Consider the following rectangle. Find a ruler with a millimeter scale, measure the

rectangle’s width and length, and calculate its area, placing your results in the provided

spaces.

length = ________

width = __________

area = __________

How precisely did you make your measurements? Did you measure the length and width

to the nearest mm, reporting values such as 48 mm and 28 mm, respectively? Or, did you

estimate between the ruler’s millimeter markings, reporting values such as 48.4 mm and

27.9 mm, respectively? For the area, did you report your answer to the nearest 10’s

place, the nearest 1’s place, or to the nearest tenth or hundredth?

Module One – Units, Scientific Notation, Significant Figures and Dimensional Analysis

unimportant (after all, why worry about the difference between reporting an area of 1344

cm2 vs. 1350 cm2). Nevertheless, these are crucial questions because they reflect a

scientist’s concern with precision. The last digit in a measurement is always an estimate

and has some uncertainty. In measuring the length of the rectangle, I noted that its length

was more than 48 mm. Estimating the length to be closer to 48 mm than 49 mm, I

rounded my answer to 48 mm. When you look at this result, however, you can say only

that the rectangle’s true length must be between 47 mm and 49 mm, and that I either

rounded up to 48 mm or rounded down to 48 mm. There is, therefore, an uncertainty in

my measurement that is best expressed as 48 mm ± 1 mm, and a relative uncertainty of

±1 mm

× 100 = ±2.1%

48 mm

By the same logic, reporting the length as 48.4 mm implies that the tenth’s place is

estimated with an absolute uncertainty of ±0.1mm, and a relative uncertainty of

±0.1 mm

× 100 = ±0.21%

48.4 mm

Estimating the length to the nearest 0.1 mm instead of the nearest millimeter decreases

the percent uncertainty by a factor of 10.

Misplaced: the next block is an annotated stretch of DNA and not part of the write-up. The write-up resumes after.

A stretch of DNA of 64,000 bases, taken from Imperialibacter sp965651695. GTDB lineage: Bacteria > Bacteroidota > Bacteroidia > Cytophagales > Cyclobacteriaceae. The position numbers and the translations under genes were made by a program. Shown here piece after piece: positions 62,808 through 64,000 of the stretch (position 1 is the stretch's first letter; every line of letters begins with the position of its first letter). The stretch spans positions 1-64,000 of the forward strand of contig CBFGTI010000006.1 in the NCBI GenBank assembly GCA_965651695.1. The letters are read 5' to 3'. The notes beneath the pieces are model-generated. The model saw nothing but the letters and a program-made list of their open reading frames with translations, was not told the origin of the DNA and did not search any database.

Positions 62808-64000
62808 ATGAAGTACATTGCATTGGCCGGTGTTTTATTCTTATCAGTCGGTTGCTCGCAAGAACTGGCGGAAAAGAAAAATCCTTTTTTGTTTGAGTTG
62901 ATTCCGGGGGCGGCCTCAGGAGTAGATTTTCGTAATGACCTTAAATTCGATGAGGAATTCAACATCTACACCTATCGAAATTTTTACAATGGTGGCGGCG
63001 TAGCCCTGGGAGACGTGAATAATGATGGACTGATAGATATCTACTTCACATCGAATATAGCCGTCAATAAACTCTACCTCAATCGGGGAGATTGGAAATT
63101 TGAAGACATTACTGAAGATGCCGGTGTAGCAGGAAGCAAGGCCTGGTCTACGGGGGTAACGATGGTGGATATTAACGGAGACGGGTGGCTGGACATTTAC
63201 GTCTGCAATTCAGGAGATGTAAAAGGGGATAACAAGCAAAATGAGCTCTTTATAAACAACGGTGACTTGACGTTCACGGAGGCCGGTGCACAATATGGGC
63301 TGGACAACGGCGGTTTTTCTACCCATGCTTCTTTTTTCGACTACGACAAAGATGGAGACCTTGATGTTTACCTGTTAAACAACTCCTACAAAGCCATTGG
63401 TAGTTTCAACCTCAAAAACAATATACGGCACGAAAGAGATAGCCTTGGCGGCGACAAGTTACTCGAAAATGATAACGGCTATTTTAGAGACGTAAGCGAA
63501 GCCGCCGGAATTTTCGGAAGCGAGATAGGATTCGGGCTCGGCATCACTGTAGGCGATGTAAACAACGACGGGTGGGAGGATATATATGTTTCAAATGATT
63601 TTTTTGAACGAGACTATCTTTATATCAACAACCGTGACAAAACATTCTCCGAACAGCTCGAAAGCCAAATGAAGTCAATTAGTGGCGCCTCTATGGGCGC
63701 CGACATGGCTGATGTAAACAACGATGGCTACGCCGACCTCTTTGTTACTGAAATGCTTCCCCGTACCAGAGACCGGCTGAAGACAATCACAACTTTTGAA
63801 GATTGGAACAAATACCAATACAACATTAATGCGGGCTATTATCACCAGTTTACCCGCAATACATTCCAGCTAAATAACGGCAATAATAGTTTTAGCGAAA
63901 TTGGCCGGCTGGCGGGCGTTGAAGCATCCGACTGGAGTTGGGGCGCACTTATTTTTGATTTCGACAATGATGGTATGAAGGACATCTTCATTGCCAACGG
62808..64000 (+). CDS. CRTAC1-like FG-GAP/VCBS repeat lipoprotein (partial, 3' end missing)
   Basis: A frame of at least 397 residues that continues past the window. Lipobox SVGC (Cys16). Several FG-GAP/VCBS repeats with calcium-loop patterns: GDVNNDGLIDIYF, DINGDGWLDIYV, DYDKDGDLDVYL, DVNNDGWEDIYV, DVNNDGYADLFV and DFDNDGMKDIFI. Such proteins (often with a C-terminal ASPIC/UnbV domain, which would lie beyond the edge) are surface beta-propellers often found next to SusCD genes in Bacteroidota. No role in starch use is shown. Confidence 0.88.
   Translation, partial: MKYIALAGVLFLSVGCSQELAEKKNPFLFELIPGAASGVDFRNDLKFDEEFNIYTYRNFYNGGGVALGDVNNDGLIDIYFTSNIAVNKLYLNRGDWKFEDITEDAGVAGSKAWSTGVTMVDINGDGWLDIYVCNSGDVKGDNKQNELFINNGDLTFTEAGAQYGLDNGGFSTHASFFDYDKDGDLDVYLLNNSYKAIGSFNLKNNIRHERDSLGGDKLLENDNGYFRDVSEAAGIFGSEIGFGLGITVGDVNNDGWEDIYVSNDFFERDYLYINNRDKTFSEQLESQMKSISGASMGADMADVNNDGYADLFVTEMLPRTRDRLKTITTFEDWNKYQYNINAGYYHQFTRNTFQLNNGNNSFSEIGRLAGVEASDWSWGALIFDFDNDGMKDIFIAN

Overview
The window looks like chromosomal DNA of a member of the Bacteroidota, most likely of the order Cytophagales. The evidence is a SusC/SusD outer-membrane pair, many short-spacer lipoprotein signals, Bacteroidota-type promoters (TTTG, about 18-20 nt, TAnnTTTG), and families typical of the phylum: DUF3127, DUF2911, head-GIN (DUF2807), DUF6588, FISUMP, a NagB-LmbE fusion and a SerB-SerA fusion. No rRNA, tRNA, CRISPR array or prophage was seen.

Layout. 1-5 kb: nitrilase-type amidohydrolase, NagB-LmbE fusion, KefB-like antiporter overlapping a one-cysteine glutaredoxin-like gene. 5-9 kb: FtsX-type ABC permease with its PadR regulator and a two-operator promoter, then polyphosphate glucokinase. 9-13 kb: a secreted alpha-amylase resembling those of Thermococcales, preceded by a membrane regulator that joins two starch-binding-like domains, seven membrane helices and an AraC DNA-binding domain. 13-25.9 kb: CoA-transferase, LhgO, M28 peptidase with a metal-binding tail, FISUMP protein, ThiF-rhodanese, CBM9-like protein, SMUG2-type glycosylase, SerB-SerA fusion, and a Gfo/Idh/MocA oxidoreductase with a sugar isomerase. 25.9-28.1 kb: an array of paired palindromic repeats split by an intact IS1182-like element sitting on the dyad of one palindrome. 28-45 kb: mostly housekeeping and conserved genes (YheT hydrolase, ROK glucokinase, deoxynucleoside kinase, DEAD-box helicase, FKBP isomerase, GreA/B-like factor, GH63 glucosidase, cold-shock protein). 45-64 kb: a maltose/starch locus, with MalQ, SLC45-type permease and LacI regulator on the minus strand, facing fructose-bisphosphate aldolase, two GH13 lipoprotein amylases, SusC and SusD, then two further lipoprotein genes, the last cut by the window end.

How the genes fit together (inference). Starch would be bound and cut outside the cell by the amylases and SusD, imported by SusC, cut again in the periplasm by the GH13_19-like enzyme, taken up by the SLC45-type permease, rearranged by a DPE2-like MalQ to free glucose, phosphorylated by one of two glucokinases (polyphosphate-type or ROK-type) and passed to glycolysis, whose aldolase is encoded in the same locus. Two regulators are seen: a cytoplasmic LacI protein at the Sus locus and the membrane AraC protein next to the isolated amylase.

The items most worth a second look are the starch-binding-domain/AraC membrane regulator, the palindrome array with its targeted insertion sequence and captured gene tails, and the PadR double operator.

Example 7. Determine the relative uncertainty for a width of 28 mm. Repeat for a width

of 27.9 mm.

Solution. Dividing the uncertainty of each measurement by its value gives the relative

uncertainties as

±1 mm ±0.1 mm

× 100 = ±3.6% × 100 = ±0.36%

28 mm 27.9 mm

because the result of a calculation cannot be more precise than the underlying

measurements. Thus, if we measure the length and width of our rectangle to the nearest

mm, its calculated area must have an uncertainty greater than 3.6% (the larger of the two

relative uncertainties). If, on the other hand, we measure the rectangle’s length and width

to the nearest 0.1 mm, its calculated area should have an uncertainty of approximately

0.36%. How does this compare to possible values for the area? Using a length of 48 mm

and a width of 28 mm gives the area, A, as

A = 48 mm × 28 mm = 1344 mm2

Module One – Units, Scientific Notation, Significant Figures and Dimensional Analysis

±1 mm2

× 100 = ±0.074%

1344 mm2

which is significantly better than the minimum expected relative uncertainty of 3.6%.

Rounding the area to 1340 or 1300 gives relative uncertainties of, respectively

2

±10 mm

× 100 = ±0.75%

1340 mm2

±100 mm 2

× 100 = ±7.7%

1300 mm 2

The best answer, therefore, is 1300 mm2. If we take the length and width as 48.4 mm and

27.9 mm, respectively, then the calculated area is 1350 mm2 ± 10 mm2, giving a relative

uncertainty

±10 mm2

× 100 = ±0.74%

1350 mm2

Determining the best answer for a calculation using the approach described above is

tedious. In fact, we’ve significantly simplified the discussion and a more complete

treatment of the “propagation of errors” is beyond the level of this course. Instead, we

will rely on a few simple rules to guide us in properly reporting results. The rules aren’t

perfect, but most of the time they yield the correct result and we won’t concern ourselves

with the few instances where the rules fail.

Significant Digits and Significant Figures. What do we mean by the terms significant

digit and significant figures? Basically, a significant digit is any number in a

measurement in which we can express confidence. This includes all digits known exactly

and the one digit (always the right-most digit) whose value is an estimate. For example,

in measuring the width of the rectangle as 27.9 mm, the 2 and 7 are known exactly but

the 9 is only an estimate. Each of these digits is significant, and the measurement of 27.9

mm is said to have three significant figures. The numbers 48 mm and 1344 mm2 have

two and four significant digits, respectively.

When is a Zero a Significant Digit? We must exercise care when determining the

number of significant figures in measurements containing one or more zeros. A zero is a

significant digit only it represents an exact measurement of the one estimated digit; thus,

the zeros in 2005 are significant and the number has four significant figures. A zero is

never a significant digit if it serves merely as a placeholder to show the decimal point’s

location; thus, the zero in 0.055 are not significant and the number has two significant

figures.

Module One – Units, Scientific Notation, Significant Figures and Dimensional Analysis

Solution. The measurement of 503 mm has 3 significant figures. Because the zero is

between two significant digits, it must be a significant digit.

The measurement of 0.160 mm has 3 significant figures. Because the zero is the right-